Behind him, Kirui blew up in the last mile and a half and was passed by Mutai, who improved from fourth in 2008 and 2009. “When Kebede pushed I was left behind,” said Mutai. “I couldn’t go with him, so I focused on getting on the podium. I have finished fourth twice, so I am pleased to be second at last.”

As for Gharib, he had overcome mid-race stomach problems. “I was aiming to do better,” he said. “But after the problems I had I’m happy with the result.” 

Bouramdane smashed his PB to take fourth in 2:07:33, 47 seconds inside his previous best while Kirui limped home in fifth in 2:08:04. The sad Tadese jogged home for his first marathon finish – seventh place in 2:12:03 just ahead of the first Briton, Andrew Lemoncello, who clocked 2:13:40 on his debut.

Kebede earned $130,000 for his efforts. Just four years earlier he was helping his father sell firewood in Addis Ababa to feed his 12 siblings. “It was a good day for him,” as the unfortunate Wanjiru put it. “Kebede did a good job today.” Indeed, he did.

The women’s race

Mergia rises to first  

The disqualification of Liliya Shobukhova and her Russian compatriot Inga Abitova for doping violations means the revised results list records world bronze medallist Aselefech Mergia as the first Ethiopian winner of the women’s race since Derartu Tulu in 2001, with Bezunesh Bekele and Askale Tafa completing an Ethiopian sweep of the medals some two years before the Kenyans’ domination in 2012. 

In fact, Mergia was initially third across the line in 2:22:38, running nearly two and a half minutes inside her previous best but 38 seconds behind Shobukhova who was lauded as the first Russian women’s champion. She had dominated a race packed with talent, including the reigning champion Irina Mikitenko, who dropped out with a shin injury after 11 miles, and Britain’s Mara Yamauchi, second in 2009, who finished 10th (later promoted to eighth), the trials of a six-day journey to London taking its toll.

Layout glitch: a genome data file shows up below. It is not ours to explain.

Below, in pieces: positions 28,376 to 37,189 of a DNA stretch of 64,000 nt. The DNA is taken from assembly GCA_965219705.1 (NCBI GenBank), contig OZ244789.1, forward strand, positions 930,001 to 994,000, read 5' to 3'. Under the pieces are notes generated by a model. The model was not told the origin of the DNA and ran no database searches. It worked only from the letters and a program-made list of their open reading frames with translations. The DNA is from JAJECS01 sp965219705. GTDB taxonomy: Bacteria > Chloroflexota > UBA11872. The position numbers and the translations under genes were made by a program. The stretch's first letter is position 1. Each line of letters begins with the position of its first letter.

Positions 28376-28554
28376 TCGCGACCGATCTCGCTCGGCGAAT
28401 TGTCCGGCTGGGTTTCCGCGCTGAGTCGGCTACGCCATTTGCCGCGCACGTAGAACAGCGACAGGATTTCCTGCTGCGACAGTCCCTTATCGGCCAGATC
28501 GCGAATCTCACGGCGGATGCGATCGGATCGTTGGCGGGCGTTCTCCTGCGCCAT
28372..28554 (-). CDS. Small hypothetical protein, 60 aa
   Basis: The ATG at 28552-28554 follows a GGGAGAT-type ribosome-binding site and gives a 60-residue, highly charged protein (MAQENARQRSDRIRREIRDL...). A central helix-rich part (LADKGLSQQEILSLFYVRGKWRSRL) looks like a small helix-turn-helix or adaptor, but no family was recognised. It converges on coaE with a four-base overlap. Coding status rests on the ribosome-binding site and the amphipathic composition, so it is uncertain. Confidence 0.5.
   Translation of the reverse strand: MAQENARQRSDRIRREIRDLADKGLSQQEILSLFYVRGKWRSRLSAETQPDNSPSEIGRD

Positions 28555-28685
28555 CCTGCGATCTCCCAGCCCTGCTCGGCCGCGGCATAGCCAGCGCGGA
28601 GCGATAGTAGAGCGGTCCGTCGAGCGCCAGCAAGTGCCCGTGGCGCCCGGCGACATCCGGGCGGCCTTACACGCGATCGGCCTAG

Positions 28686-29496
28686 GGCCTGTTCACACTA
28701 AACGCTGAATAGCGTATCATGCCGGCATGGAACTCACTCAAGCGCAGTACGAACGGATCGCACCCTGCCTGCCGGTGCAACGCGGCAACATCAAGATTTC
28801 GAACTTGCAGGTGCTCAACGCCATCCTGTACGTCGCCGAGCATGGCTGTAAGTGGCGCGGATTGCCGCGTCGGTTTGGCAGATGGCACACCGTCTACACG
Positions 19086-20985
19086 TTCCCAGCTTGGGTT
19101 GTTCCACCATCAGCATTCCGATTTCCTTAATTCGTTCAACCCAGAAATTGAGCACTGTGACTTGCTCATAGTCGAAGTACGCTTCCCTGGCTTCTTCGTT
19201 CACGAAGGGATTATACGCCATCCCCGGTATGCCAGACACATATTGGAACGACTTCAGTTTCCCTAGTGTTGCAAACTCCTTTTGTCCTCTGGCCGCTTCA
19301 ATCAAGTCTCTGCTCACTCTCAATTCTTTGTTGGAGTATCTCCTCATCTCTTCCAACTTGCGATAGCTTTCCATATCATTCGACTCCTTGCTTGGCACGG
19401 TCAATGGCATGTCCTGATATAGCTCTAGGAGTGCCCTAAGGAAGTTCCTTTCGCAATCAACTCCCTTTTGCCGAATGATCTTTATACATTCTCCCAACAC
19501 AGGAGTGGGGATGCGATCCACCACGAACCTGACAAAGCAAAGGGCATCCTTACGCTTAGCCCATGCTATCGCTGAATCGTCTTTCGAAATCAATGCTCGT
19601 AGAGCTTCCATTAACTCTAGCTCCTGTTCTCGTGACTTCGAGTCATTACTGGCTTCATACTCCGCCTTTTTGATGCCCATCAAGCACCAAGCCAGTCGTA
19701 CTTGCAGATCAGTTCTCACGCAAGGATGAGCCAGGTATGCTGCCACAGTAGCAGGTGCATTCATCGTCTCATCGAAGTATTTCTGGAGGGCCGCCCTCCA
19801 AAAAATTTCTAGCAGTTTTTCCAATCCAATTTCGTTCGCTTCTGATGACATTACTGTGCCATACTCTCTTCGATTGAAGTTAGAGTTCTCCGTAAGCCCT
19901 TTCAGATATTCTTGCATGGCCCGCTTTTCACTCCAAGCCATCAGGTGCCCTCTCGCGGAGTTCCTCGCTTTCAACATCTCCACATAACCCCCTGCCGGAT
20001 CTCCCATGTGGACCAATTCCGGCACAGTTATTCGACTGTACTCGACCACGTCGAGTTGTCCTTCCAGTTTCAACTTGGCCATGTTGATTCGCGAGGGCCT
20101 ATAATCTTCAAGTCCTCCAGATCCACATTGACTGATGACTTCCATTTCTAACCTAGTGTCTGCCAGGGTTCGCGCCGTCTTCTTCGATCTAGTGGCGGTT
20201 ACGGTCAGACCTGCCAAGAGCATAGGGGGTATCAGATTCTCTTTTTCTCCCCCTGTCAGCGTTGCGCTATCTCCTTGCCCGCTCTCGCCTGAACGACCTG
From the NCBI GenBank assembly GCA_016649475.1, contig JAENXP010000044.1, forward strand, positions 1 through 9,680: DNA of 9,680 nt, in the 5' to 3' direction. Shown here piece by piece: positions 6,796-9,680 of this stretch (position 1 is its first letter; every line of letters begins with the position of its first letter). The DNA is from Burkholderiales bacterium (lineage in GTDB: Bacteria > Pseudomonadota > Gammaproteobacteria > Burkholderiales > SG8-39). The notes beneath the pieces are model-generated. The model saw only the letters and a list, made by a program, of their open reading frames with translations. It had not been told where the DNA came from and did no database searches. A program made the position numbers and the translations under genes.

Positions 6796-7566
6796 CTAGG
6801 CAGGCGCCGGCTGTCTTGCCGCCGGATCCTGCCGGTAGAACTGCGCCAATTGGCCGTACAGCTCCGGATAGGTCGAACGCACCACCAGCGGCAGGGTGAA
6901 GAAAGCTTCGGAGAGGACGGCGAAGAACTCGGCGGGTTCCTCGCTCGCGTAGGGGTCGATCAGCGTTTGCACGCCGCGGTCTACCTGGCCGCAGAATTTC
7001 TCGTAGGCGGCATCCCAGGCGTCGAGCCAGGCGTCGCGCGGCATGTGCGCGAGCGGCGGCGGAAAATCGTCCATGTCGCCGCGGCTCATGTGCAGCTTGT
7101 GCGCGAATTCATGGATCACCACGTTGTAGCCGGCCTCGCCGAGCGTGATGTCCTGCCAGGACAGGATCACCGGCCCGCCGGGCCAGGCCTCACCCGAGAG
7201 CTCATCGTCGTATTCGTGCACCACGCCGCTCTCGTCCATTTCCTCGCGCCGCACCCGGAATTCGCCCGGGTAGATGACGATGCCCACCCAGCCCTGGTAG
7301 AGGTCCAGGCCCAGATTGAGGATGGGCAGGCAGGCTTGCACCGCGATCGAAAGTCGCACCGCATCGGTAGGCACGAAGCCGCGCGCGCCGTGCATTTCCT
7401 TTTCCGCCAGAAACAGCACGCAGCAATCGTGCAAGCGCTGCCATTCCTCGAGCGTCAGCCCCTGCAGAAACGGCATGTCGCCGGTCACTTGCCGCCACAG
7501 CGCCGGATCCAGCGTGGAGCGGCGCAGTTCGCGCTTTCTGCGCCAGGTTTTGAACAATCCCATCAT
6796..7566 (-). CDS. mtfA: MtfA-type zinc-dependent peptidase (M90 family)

By contrast, Shobukhova never looked troubled and Mergia was one of those left in her wake over the final miles. Mergia chased Abitova home followed by Bekele, 39 seconds later, and the distant Tafa, both now promoted to podium places. 

For the record, Shobukhova’s winning time was 2:22:00, and Abitova clocked 2:22:19. 

The men’s wheelchair race

Canada’s Cassidy gets first win   

Canadian newcomer Josh Cassidy celebrated his first marathon title on a drizzly morning, handling the conditions well to beat the reigning champion Kurt Fearnley of Australia and Britain’s David Weir who was denied a fifth title by two punctures. 

Cassidy chose slower tyres than Weir, who used a new racing chair built for endurance, and his tactical, come-from-behind performance was enough to secure the $15,000 prize.

“The weather played a part today,” said the 25-year-old. “I haven’t trained in rain for three months so I didn’t expect the result today. It means so much.”

Cassidy, a graphic designer, had been training with Weir in London, and the Briton had rated him as one to watch. By 5km, however, it was the British racer who led a pack of seven while Fearnley was already 22 seconds behind. At 10km, he was three minutes back as Weir and Japan’s Kota Hokinoue moved ahead.